Another explained: “Right now, at my school (rural WA) we’re short by 5 FT [full-time] staff. The rest of us are dealing with collapsed classes, adding further stress. My school hasn’t had an English teacher since the end of Term 3, and been advertising for one since August last year. Since then, I think we’ve had a grand total of 2 applicants.

“New teachers are doing well if they last a term. I have a student whose last school was [in] Hedland and they told me they had 6 teachers for English last year. All graduates. All quit.

“Since the last decent pay rise 7 years ago, inflation has caused prices to rise 25 percent while teachers’ pay has gone up 11 percent. The union’s 7 percent demand, if accepted, would still mean an effective pay cut in real terms.”

The government is fully aware of the scale of the crisis. An investigation commissioned by the SSTUWA and chaired by Carmen Lawrence, former WA education minister and premier, involved meetings across the state and consideration of more than 130 submissions from parents, teachers and educational experts.

Lawrence’s report, titled “Facing the Facts,” concluded: “The profession is at breaking point […] public schools have been starved of funds and support while coping with accelerating demands on the curriculum and the challenge of educating many more disadvantaged students and students with increasingly complex needs. The cumulative impact of frequent policy changes, […] the intensity and complexity of workloads, lowered morale, increased burnout and created an environment in which teachers feel undervalued and disrespected. Many teachers, particularly in disadvantaged schools, are paying a high personal price for staying in the profession.”

The report made no mention of the previous decades of sell-out deals, consciously engineered by governments and signed off on by the unions, that have led to the crisis.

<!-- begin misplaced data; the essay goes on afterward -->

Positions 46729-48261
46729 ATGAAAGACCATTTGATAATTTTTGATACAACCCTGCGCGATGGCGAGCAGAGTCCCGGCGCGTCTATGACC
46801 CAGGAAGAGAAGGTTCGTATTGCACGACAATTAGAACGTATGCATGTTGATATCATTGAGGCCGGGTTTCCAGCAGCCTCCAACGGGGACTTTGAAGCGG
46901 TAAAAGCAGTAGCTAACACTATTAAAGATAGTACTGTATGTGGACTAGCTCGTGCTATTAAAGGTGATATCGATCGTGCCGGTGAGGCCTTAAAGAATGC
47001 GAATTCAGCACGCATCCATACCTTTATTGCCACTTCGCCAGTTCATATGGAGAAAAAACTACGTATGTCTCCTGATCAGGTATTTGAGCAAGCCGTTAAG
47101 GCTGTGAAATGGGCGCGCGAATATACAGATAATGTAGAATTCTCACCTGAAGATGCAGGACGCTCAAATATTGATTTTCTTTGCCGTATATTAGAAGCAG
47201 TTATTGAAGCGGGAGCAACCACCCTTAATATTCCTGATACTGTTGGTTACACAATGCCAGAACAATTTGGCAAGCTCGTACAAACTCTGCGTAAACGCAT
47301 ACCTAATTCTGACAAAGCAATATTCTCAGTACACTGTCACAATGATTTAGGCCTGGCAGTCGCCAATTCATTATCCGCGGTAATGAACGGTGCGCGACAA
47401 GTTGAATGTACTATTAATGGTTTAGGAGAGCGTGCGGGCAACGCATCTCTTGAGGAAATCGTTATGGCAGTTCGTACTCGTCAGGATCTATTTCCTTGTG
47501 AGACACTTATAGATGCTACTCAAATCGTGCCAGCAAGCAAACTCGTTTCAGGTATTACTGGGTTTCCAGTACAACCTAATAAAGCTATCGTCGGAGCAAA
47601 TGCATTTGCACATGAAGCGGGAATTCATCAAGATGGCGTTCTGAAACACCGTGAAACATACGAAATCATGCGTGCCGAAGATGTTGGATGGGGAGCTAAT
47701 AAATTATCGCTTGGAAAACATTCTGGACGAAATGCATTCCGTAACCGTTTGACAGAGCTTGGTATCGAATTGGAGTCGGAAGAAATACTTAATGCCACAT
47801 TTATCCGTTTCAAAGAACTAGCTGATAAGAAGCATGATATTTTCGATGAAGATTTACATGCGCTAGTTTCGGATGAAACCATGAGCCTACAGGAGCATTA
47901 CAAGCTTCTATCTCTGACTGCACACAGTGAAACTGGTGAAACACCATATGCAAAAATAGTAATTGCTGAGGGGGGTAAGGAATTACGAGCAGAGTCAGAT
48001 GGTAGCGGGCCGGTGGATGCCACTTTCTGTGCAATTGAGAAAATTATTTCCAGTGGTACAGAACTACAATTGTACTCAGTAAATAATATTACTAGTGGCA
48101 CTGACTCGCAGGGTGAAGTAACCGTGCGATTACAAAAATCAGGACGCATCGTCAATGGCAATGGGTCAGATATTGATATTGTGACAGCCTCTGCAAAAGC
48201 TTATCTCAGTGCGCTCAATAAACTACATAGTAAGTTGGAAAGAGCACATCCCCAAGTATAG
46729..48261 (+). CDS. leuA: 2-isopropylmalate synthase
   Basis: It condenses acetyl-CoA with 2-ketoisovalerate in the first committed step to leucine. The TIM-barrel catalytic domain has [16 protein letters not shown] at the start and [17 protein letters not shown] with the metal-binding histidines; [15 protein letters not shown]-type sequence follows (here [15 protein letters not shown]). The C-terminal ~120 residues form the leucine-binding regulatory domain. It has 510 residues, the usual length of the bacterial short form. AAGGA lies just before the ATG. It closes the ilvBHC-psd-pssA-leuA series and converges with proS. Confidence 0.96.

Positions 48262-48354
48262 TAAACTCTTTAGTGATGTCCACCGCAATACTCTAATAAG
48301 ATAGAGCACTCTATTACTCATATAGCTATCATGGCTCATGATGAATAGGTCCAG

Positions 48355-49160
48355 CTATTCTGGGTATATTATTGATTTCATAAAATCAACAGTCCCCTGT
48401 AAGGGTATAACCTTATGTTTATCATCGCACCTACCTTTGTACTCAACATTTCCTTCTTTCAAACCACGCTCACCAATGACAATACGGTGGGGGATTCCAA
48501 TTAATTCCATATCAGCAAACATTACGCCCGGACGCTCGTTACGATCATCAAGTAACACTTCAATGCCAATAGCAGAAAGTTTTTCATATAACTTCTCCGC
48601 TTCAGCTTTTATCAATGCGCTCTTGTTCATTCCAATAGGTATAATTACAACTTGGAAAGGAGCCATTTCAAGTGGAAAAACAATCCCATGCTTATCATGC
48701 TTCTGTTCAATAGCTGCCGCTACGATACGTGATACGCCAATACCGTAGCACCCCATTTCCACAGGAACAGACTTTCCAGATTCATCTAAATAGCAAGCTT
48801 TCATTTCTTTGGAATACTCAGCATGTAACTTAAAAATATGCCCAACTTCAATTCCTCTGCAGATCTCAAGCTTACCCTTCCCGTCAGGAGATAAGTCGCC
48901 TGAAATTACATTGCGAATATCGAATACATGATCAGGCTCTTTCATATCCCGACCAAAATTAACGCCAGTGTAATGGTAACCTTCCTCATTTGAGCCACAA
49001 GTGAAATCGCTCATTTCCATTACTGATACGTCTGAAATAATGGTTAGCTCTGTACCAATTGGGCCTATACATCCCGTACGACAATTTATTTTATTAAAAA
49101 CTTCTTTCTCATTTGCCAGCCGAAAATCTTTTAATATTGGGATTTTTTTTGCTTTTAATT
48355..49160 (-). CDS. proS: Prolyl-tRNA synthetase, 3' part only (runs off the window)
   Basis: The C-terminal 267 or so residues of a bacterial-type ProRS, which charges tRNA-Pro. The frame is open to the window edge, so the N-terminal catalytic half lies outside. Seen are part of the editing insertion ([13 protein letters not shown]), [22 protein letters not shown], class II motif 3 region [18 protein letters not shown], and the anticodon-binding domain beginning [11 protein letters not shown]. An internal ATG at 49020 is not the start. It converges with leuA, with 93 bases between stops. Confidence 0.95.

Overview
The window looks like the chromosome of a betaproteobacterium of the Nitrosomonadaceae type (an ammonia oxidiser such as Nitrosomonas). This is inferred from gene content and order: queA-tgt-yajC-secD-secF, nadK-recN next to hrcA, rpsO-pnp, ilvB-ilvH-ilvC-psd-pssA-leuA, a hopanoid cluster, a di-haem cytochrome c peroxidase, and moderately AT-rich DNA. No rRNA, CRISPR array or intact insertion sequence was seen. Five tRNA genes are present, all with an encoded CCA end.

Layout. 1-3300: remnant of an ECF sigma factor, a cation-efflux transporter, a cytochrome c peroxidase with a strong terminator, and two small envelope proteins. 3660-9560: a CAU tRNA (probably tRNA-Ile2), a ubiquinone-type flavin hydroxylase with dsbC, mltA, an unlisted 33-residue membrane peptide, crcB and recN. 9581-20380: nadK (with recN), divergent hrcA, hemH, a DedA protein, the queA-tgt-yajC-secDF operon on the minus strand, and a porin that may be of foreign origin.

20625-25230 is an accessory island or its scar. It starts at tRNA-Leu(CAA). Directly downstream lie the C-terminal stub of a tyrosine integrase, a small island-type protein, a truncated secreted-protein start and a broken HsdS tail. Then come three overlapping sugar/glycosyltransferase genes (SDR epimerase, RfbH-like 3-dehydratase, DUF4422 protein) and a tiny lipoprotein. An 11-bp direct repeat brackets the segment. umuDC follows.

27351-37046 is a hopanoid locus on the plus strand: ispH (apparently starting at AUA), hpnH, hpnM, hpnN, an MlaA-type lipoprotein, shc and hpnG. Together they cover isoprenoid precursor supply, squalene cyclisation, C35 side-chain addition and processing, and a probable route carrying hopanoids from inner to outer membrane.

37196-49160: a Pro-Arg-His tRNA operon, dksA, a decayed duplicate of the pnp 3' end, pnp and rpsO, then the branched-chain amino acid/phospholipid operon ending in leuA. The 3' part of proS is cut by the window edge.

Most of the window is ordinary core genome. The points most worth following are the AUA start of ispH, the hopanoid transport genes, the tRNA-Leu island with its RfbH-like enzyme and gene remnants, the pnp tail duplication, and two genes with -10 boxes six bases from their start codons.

The SSTUWA executive has claimed in the log of claims that “there will be NO trade-offs or any diminution of conditions and entitlements.” This statement is belied by the union’s record. Such comments from highly paid union executives have been heard many times before as they sign off on agreements that accept wage cuts, inadequate resources, and maintain excessive workloads.

The last SSTUWA agreement accepted impossible class sizes of up to 32 students for Years 4–10. Even this number is routinely exceeded due to the staffing crisis. The last agreement also contained clauses increasing pressure on teacher performance, with teachers continually experiencing intrusions into “Duties Other Than Teaching” (DOTT). This is time scheduled outside of face-to-face teaching, designated for preparing materials, planning lessons, record keeping and report writing.

Such deteriorating conditions are not unique to WA but are expressed in teachers’ agreements nationally.

In the last two years, sell-out agreements have been imposed in nearly every state. In 2022, the Australian Education Union (AEU) in Victoria rammed through an agreement with the Labor government that imposed a wages cut of less than 2 percent and did nothing to address intolerable working conditions. Forty percent of teachers opposed the deal pushed through via union misinformation, censorship and undemocratic processes, while the union fraudulently claimed a “victory” (see: “Australian Education Union rams through deal to slash Victorian teachers’ pay and conditions”).

In New South Wales in 2021 and 2022, teachers held three statewide stoppages to fight workloads and poor pay and conditions. In November 2022, New South Wales Teachers Federation leaders shut down all strike action, urging teachers to back the election of a state Labor government in May 2023, claiming it would improve pay and conditions. Last week the Minns government announced budget cuts of $148 million to public schools this year and $1.4 billion over 4 years.

At the beginning of this year in South Australia, the AEU followed the same course, imposing a sell-out deal complying with the austerity agenda of the Malinauskas Labor government dictated by the banks and international credit agencies.

For years, the teacher unions have worked to diffuse anger over pay and conditions. They have worked to isolate teachers both from each other and broader sections of workers, who are increasingly calling for action to fight the cutting of pay and conditions. In order to fight for sustainable workloads, decent wages and high-quality public education, teachers need to build their own organisations of struggle, rank-and-file committees independent of the union apparatus and link up with teachers in other states, and broader sections of the working class, including other public sector workers.

We urge teachers to contact the Committee for Public Education today to discuss this perspective.